The 'clockwork' refers to time: a) it could symbolise how mechanical the clock is and so showing the monotony of it all b) or it could show the slowing of time - end of life.
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"Was he the hand pointing that second?
This is a very powerful rhetorical question - it asks the question: 'Who will be selected for death?'
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"...in the dark and runs..."
This is an unnerving situation - it is sudden and a realisation.
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"Listening between his footfalls for the reason of his still running..."
Using an image of someone blind and irrational suggests there's no rational reason for war.
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"...foot hung like Statuary in mid-stride."
The 'foot hung' could be him being injured or maybe him resisting. The word 'statuary' shows as though it is as if the soldier is turned to stone by his indecision.
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"Then the shot-slashed furrows..."
The sibilance here is very dramatic and could reflect the sound of the bullets.
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"...a yellow hare..."
The colour 'yellow' could symbolise gas and the 'hare' could either be him or him dodging the bullets and running around.
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"...rolled like a flame..."
The simile here emphasises the frantic movement and suggests confusion.
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"And crawled in a threshing circle its mouth wide..."
The 'threshing circle' could be referring to the monotony of war. This is a distressing image of out-of-control movement. The gas is personified here with 'its mouth wide open' - gives it more power and control.
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"...open silent, its eyes standing out."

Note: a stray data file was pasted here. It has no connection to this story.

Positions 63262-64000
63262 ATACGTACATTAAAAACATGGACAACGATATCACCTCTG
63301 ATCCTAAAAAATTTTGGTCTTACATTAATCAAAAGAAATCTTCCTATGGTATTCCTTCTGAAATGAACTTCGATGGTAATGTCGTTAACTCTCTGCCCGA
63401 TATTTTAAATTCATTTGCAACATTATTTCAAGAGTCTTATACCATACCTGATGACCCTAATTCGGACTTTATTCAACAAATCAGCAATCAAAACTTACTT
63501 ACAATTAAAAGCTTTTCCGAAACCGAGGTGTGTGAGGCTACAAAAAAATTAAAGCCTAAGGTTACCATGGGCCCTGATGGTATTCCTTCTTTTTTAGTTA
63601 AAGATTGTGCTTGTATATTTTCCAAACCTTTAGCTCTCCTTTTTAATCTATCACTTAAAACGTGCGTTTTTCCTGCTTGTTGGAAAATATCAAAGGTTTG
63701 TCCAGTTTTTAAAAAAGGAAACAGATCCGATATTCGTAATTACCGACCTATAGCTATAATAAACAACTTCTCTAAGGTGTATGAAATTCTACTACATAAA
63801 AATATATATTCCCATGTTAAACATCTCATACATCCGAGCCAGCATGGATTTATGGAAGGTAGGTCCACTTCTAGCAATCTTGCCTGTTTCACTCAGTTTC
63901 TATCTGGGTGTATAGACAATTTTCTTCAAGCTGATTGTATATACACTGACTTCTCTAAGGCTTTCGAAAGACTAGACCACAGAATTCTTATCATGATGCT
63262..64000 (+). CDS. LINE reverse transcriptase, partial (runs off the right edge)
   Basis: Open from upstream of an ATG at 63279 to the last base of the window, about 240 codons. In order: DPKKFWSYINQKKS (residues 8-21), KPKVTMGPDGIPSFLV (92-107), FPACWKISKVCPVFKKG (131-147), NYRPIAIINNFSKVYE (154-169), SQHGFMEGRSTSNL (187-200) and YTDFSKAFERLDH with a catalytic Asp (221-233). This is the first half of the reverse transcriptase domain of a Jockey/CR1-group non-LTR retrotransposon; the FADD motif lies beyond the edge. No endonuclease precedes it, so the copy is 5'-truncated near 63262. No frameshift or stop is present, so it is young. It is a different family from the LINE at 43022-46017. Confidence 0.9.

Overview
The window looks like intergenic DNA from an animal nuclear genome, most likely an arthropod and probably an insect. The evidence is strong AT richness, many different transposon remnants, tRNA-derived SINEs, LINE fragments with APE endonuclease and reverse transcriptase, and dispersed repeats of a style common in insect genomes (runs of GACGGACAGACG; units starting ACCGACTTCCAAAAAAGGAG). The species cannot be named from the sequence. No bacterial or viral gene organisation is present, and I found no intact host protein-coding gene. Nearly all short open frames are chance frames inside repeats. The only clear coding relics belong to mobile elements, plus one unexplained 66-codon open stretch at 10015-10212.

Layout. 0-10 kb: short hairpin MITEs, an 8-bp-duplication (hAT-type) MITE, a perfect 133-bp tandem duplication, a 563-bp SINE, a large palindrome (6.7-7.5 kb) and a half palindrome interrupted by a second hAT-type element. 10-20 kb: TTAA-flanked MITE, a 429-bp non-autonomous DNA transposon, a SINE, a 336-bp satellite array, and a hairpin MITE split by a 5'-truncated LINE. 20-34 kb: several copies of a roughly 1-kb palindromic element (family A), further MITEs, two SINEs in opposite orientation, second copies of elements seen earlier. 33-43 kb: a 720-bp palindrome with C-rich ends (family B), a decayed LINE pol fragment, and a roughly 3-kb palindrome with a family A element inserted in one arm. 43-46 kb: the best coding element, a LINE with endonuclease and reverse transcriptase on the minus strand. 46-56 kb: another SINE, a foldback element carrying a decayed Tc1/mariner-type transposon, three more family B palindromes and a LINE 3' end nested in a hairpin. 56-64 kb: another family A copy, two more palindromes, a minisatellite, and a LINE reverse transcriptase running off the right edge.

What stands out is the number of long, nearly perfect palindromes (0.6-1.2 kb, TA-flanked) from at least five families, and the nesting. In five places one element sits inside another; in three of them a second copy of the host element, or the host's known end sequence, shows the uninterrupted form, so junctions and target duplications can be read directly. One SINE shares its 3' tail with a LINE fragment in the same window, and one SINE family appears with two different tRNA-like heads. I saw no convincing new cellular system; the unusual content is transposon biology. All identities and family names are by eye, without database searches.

This suggests pain and fear beyond expression. 'Its eyes standing out' could refer to a soldier dying. Refers to the phrase of 'Rabbit in headlights.'
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"He plunged past with his bayonet toward the green hedge..."
The action of 'plunged' shows that he must carry on, despite his own feelings. The repetition of the 'green hedge' restates the symbol of hope. It contrasts with the violence and terror of war.
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"King, honour, human dignity etcetera..."
These are the lists of reasons as to why people go to war. Using the word 'etcetera' suggests they're not even worth listing. It is a stab at patriotism, as he can't be bothered to go on. It is almost as though he is being sarcastic.
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"Dropped like luxuries..."
He has been reduced to a basic level - he's attacking out of desperation, not moral principle. It sounds as though war is important.
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"His terror's touchy dynamite."
This suggests as though the soldier's about to lose control of his emotions.
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Other cards in this set

Card 2

Front

"- raw in raw-seemed hot khaki..."

Back

This is an interesting word choice of 'raw' and the repetition expresses the feelings: a) 'fresh' and inexperienced b) like a descriptive word of meat - disposable c) over-used d) young e) maybe he's hurt (red-raw) - reflects his body.

Card 3

Front

"...hot khaki, his sweat heavy..."

Back

Preview of the front of card 3

Card 4

Front

"Stumbling across a field of clods towards a green hedge..."

Back

Preview of the front of card 4

Card 5

Front

"...dazzled with rifle fire..."

Back

Preview of the front of card 5